Genuine advances in medical care make medicine more expensive, as things can now be (expensively) treated that formerly could not be treated. But this fails to explain the enormous discrepancy in healthcare prices between America, and prices charged by private enterprise, for profit, healthcare businesses in Taiwan, Thailand, Singapore, and India.

37 Responses to “Congressman Steve King’s solution to healthcare”

  1. Orthodox says:

    They have to tax healthcare benefits. A straight repeal of Obamacare, allow the purchase of insurance across state lines (at least one state will figure out abolishing regulations will bring every health insurance company in the nation to their state), plus taxing benefits, will go a long way to improving the system. They have tax reform on the table so they can make it a mostly tax neutral plan. Healthcare spending will plummet immediately.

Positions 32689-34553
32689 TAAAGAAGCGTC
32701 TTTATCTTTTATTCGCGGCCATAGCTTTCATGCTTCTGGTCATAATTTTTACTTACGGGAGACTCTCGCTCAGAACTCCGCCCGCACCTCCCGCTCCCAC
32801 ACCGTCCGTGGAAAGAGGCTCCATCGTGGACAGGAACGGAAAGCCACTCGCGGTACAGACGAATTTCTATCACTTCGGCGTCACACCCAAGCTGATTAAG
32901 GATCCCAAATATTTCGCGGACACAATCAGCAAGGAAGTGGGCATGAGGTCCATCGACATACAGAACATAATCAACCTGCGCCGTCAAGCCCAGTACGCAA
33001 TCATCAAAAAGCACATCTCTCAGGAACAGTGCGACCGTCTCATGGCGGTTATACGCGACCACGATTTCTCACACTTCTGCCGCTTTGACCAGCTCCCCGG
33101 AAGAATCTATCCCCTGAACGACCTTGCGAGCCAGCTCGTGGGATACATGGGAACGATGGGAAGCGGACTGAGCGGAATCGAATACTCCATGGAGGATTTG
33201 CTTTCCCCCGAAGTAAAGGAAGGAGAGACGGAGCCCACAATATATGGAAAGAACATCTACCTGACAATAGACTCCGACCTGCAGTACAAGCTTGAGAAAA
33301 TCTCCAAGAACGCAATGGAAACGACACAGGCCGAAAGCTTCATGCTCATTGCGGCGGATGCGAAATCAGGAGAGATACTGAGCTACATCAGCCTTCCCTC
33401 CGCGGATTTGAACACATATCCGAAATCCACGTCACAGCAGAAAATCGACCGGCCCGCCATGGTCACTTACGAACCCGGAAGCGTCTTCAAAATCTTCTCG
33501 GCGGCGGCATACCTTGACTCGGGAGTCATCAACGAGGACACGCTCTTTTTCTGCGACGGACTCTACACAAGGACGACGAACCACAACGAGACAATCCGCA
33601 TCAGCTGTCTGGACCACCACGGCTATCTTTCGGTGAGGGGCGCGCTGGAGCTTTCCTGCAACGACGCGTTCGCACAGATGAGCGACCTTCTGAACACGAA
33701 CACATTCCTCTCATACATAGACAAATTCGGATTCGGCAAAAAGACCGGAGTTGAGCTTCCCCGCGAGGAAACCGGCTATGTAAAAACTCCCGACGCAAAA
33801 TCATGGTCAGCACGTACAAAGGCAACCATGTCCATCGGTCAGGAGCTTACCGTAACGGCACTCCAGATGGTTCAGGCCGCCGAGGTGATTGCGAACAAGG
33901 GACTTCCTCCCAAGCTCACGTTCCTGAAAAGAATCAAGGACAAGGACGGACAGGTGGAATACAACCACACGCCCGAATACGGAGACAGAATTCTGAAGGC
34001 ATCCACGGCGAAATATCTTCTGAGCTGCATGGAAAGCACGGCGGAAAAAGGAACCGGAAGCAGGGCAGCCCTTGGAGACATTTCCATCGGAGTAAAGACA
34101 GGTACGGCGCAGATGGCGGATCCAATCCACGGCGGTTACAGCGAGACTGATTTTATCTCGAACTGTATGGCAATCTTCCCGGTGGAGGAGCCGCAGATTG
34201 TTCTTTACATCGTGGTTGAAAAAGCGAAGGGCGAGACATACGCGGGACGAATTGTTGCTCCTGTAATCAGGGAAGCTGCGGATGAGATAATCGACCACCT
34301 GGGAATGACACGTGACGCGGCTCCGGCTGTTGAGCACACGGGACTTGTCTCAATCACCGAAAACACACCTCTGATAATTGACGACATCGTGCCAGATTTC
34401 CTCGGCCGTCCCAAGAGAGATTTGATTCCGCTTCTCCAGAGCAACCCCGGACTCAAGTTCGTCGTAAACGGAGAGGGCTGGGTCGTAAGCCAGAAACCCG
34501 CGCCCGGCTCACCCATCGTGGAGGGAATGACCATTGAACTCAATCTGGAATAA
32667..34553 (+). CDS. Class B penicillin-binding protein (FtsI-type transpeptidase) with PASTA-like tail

2. Inquiring Mind says:

    We indeed have a two-tier health care system — Medicaid and everything else. OK, maybe Medicaid, the VA and everything else.

    The interesting thing is Medicare (i.e. the Single Payer Plan for old persons in contrast with Medicaid, the Single Payer Plan for indigent old persons who have exhausted their money and require long-term care, keeping in mind that the biggest payout from Medicaid is said to be to nursing homes).

    I am told that Medicaid is not something you aspire to be benefiting from, if you can help it. As I said on an earlier thread, every health care plan these days apart from being Mohammad Reza Pahlavi and going and seeing whatever doctor he wanted regardless of the consequences to the International Order, every health plan has some restriction of having a “network”, that is, its own set of “doors you are allowed to enter.” Medicaid can have a fairly restrictive set of doors.

    I also get the vibe that the reason the Medicare Single-Payer System remains reasonably door-number-one is that old people have a very strong lobby as they vote in large numbers and have nothing else to do with their time. Poor people don’t vote or are as well self-organized.